Archive for July, 2010

Part Trois – If it’s Monday, it’s closed

July 31, 2010 2 comments

Napoleon’s curious put-down, that the British were a nation of shopkeepers, begins to make sense only in the context of the French attitude to commerce, which has amused, bemused and frustrated equally in the past month. Exactly four weeks in, I have made it to Besançon, about 750 kms from home, and the first stirrings of French commercial activity. Not only are there shops, but many are open, and not just today, some open for as many as four days a week.

The primary problem so far this trip has been fuel. Simply put, it is difficult to eat and find water each day in sufficient quantity. I reckon to have lost around 20lbs since the start of the trip, when I ought to have built muscle, simply because I can’t replace what I’m burning. On a typical day, I might pass through 12 villages, 9 will have no commercial activity at all, 2 will have a Tabac or a boulangerie which is closed, 1 will have a Tabac or a boulangerie which is open. Everything shuts on Sunday and Monday, most places work half days Wednesday (middle of the week, see), Friday (big day, Thursday) and Saturday (nach). Every day is punctuated by lunch which begins at 10:00 and lasts until 16:00. The working day begins at 9:00 and ends at 16:30. It is, in its way, quite magnificent. Life here is about the important things – family, friends and cycling around in Lycia one pieces. I love it. Great place, lovely people.

Water is more of a problem but can usually be secured from graveyards, which are also good for camping sauvage, as are woods. Someone asked me the other day if I wasn’t ever scared. Quite simply, no. Firstly, I am too tired. Moreover, I believe that God will protect me from evil, a belief that has firmed this trip. It is unbelievable how unfailingly nice everyone has been. I have traipsed through some terrible places as well as all the glory stuff, and no-one has even looked at me askew. Whenever I am really tired or hungry, something turns up, and those setbacks I do have are better viewed as tests. The intercession of St Bèniot and St Christopher has also, I’m sure, helped. Physically and mentally, I’m in top order, it’s remarkable how well the body responds to the withdrawal of nicotine, caffeine, alcohol and slinkhur.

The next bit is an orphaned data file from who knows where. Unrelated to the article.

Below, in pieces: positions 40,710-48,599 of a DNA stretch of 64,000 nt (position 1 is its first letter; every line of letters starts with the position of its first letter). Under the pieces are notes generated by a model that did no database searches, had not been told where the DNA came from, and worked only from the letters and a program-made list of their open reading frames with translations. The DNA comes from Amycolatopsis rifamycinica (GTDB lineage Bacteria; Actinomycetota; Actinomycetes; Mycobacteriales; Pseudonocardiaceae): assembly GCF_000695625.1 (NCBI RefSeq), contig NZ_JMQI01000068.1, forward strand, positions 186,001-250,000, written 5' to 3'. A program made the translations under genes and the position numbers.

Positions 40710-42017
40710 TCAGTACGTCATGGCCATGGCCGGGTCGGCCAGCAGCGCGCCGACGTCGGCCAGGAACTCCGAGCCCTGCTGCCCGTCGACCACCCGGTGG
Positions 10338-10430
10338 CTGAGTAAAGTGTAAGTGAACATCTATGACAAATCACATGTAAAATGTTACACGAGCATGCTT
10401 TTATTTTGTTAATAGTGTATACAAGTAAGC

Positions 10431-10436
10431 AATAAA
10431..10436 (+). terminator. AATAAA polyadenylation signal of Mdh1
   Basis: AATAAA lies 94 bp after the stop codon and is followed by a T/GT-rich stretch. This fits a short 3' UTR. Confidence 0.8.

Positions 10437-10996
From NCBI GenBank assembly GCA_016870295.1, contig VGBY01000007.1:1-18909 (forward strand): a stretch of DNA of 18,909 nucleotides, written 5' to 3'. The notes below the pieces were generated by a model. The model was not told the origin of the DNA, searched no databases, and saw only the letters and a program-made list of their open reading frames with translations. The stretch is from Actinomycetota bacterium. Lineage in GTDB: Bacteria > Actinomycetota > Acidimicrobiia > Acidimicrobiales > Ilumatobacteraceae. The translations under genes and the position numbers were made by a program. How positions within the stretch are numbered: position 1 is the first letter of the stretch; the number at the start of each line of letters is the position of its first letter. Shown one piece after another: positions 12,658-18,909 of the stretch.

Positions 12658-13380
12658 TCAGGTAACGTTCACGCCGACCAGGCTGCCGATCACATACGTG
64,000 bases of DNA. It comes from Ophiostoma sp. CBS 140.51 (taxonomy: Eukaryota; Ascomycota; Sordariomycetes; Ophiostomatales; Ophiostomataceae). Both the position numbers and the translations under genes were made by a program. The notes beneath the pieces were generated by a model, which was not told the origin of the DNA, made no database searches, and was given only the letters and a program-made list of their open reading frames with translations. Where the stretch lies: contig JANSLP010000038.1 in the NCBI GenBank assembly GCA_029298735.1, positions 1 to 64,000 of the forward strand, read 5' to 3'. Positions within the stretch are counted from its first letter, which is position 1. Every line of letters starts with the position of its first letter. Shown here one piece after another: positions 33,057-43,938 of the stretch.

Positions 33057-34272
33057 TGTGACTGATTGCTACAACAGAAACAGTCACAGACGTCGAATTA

The journey distinguishes itself by the sheer range of scenery. Roughly every 30kms, it changes again, and in the Champagne I went from rolling wheat fields to vineyards, to the canals, to grazing land and now to the mountains of Franche-Comte. The via Francigenia, after being found again, shows a priggish determination to take me through fields of cows, but other than that is behaving. I have had the chance to observe many cows up close on this trip, and am therefore well acquainted with their wiles. They are malevolent, insolent and terrible predictors of rain. They lie down whenever a passing cloud happens to suppress their natural ebullience, which is frequently, and not, as is commonly supposed, only when rain is immanent. It is easy to see why the Welsh prefer sheep.

On an unrelated note, it is my sad duty to pass comment on the toiletry habits of our friends and partners from the lowlands. As those of you who have travelled with me know, there is on average one instance of unbridled fury every month or so (usually directed towards German naturists), and this month’s was in Chaumont, to a portly, moustached Belgian gentleman exiting a toilet he had liberally decorated with matter a less imaginative person would have entrusted to the sewage system. In fact the toilets in Chaumont’s campsite were a nightmare, I have never had occasion to stand ankle-deep in human excrement before, and hope not to have to again. Terrible place. Incidentally, the resemblance of campsite toilets to an open cess pit seems directly correlated with the number of Belgian number plates on display. One can only imagine that they view their deposits in the same way as Italians view driving – not a mundane activity bound by rules and social conventions – but a joyous expression of self, liberating and free. Terribly odd, must be on account of their proximity to Germany.

Enough nonsense. To Switzerland! Incidentally, in answer to Karen, I am raising money, but it can’t be done online, one has to send a cheque to the Marrilac at:

Marillac Care
Eagle Way
CM13 3BL

I would urge you to do it. Great cause, good people.


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Part Deux – Well we don’t know where we’re going, and we don’t know where we’ve been…

July 23, 2010 4 comments

This is regrettably true, as my guide book is now residing in a motorway lay-by somewhere in the evocatively named Ham. Having discarded half of my kit, I am losing the remainder at an astonishing rate. I am navigating south using the knowledge that satellite dishes always point south until Bescanson where the second guide book starts. It is a good job Austin did not come, I think the lack of order would have terrified him.

I am in Vitry-de-François, which is quite charming really, having come just short of 500kms. I’m in good order, putting in a solid 30kms a day and seeing some of the great variety which hallmarks French scenery. The Champaigne is really rather beautiful, and better still I have found a canal to walk beside which takes the pressure of the hill climbing muscles for a few days. Lockes and canal boats are starting to become quite interesting to me – a worrisome portent of middle age.